It seems that there are now podcasts for every taste and interest. Earlier this month, the North American Securities Administrators Association announced the introduction of Real Life Regulators a podcast series that brings "true crime stories straight from the investigative files of the securities regulators closest to investors". The first podcast, entitled "The Advisor and the Widow" is from the files of the Connecticut Department of Banking’s Securities and Business Investment Division and tells the story "how an unscrupulous financial advisor took advantage of a widowed client and drained her investment account to pay down debt and spend on personal expenses, including limousines, expensive dinners and sporting events".
Is Latin The Cure For "Pairs And Snares"?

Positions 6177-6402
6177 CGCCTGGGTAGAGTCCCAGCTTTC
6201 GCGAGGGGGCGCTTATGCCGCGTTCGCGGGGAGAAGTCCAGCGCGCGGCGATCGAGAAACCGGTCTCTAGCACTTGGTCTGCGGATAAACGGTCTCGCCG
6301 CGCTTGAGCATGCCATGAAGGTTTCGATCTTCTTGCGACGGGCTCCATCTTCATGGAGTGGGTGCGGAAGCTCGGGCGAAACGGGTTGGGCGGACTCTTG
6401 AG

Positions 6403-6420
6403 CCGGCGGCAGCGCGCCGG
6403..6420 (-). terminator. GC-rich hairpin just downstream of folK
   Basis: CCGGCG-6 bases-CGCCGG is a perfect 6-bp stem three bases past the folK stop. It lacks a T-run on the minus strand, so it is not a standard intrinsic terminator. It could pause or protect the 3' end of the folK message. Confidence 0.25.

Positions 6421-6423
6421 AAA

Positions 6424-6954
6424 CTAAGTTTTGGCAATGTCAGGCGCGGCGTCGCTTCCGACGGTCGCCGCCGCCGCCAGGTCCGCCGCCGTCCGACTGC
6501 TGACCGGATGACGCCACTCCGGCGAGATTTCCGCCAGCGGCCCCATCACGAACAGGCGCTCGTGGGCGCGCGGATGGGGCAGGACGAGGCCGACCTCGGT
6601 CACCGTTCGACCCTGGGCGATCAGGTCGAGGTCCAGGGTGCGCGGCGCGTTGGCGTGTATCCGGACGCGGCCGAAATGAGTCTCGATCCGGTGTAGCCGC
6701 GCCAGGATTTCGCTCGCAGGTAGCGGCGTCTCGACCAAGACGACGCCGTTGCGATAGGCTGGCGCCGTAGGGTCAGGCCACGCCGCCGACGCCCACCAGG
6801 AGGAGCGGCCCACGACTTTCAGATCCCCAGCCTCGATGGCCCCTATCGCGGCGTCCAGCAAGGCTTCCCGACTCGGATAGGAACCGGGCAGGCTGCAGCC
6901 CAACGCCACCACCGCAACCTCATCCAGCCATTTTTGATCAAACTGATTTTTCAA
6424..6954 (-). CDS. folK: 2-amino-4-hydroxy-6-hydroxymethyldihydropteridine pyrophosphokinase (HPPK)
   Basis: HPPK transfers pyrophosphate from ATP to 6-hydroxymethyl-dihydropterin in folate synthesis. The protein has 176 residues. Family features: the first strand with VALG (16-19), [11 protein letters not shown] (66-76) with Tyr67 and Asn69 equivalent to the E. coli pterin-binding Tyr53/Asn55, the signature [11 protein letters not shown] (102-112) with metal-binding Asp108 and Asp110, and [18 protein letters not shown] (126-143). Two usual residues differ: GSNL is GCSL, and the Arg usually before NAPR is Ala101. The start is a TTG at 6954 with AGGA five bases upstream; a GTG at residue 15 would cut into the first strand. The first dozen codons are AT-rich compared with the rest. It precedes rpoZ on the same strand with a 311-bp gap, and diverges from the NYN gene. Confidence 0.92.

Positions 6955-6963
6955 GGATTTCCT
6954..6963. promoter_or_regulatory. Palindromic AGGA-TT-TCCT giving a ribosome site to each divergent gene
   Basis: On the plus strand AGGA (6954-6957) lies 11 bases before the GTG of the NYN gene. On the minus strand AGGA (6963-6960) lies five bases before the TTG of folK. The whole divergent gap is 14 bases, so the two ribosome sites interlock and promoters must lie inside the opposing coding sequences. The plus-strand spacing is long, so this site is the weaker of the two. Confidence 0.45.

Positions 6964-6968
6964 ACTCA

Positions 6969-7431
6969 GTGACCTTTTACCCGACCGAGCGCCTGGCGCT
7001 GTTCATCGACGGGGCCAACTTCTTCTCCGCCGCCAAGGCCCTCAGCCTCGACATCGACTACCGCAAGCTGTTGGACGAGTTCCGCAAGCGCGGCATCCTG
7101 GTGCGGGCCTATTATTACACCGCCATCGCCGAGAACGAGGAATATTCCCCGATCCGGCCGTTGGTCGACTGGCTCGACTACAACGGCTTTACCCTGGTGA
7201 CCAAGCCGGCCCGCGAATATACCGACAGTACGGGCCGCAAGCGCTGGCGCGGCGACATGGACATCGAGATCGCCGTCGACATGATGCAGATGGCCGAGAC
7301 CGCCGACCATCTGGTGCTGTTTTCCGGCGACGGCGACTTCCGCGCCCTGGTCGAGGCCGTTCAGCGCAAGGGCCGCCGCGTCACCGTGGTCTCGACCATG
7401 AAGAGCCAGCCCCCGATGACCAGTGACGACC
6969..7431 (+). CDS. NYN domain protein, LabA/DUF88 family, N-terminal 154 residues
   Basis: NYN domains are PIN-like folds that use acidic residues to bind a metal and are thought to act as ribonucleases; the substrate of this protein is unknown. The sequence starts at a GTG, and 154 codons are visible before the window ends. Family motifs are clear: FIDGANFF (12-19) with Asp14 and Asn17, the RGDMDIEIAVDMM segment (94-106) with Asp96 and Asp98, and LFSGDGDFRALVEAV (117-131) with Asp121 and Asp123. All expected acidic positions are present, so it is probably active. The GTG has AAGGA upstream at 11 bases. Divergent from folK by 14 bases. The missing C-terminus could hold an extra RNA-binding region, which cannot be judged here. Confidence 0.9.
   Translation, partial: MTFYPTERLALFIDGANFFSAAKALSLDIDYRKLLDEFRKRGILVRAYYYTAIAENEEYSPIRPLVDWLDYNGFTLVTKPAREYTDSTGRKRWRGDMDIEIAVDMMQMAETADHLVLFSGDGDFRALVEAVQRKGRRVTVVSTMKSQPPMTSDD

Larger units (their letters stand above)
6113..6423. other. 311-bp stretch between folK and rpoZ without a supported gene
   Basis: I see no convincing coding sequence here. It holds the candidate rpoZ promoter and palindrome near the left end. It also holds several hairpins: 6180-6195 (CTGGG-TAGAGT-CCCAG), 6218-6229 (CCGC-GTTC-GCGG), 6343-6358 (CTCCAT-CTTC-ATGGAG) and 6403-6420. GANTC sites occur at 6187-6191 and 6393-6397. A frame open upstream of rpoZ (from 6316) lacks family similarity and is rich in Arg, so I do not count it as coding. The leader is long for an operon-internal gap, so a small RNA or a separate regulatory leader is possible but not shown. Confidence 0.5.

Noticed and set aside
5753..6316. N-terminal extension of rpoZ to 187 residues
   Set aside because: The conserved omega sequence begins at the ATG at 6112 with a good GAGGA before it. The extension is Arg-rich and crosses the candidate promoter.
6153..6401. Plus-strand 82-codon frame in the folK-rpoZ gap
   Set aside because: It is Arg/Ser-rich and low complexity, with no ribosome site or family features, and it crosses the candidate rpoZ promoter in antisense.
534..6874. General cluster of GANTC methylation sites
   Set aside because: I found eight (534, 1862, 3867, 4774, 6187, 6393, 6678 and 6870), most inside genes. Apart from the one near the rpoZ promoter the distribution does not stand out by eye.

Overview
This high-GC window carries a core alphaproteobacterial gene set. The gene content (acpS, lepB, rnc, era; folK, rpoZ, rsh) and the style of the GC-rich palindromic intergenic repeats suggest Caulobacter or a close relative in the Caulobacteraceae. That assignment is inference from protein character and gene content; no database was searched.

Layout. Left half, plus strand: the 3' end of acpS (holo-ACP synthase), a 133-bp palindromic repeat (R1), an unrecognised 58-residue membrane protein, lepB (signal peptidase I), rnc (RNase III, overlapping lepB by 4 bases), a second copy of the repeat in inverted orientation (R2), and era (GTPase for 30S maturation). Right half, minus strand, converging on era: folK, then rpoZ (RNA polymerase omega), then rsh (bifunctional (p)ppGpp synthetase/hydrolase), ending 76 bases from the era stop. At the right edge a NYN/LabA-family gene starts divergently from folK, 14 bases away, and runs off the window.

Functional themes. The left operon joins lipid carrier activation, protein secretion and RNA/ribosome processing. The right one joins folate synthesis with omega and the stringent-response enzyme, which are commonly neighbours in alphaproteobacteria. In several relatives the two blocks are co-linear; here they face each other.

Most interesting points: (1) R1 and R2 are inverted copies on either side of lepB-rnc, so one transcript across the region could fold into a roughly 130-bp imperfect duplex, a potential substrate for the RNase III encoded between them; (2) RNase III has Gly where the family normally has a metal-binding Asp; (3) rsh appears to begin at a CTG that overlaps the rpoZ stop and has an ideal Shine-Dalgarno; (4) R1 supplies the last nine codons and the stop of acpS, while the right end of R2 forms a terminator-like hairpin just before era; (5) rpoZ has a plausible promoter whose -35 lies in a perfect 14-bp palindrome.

Many English words are easily confused. Once I was discoursing on the need for a decision to be made by the disinterested directors when an exasperated director interrupted me to assert that the directors were interested in the matter. Clearly, the director was confusing disinterest (lacking a personal stake) with uninterest (lack of concern). The estimable H.W. Fowler referred to these words as "pairs and snares" and provided numerous examples, including infer and imply; mendacity and mendicity; and impassable and impassible. He observes that nearly all of these pairs and snares are of Latin origin and the confusion "arises largely from the Englishman's natural failure, if he has not learnt Latin, to realize instinctively the force of suffixes that are not native". H.W. Fowler, Fowler's Modern English Usage 433 (2d ed.1979).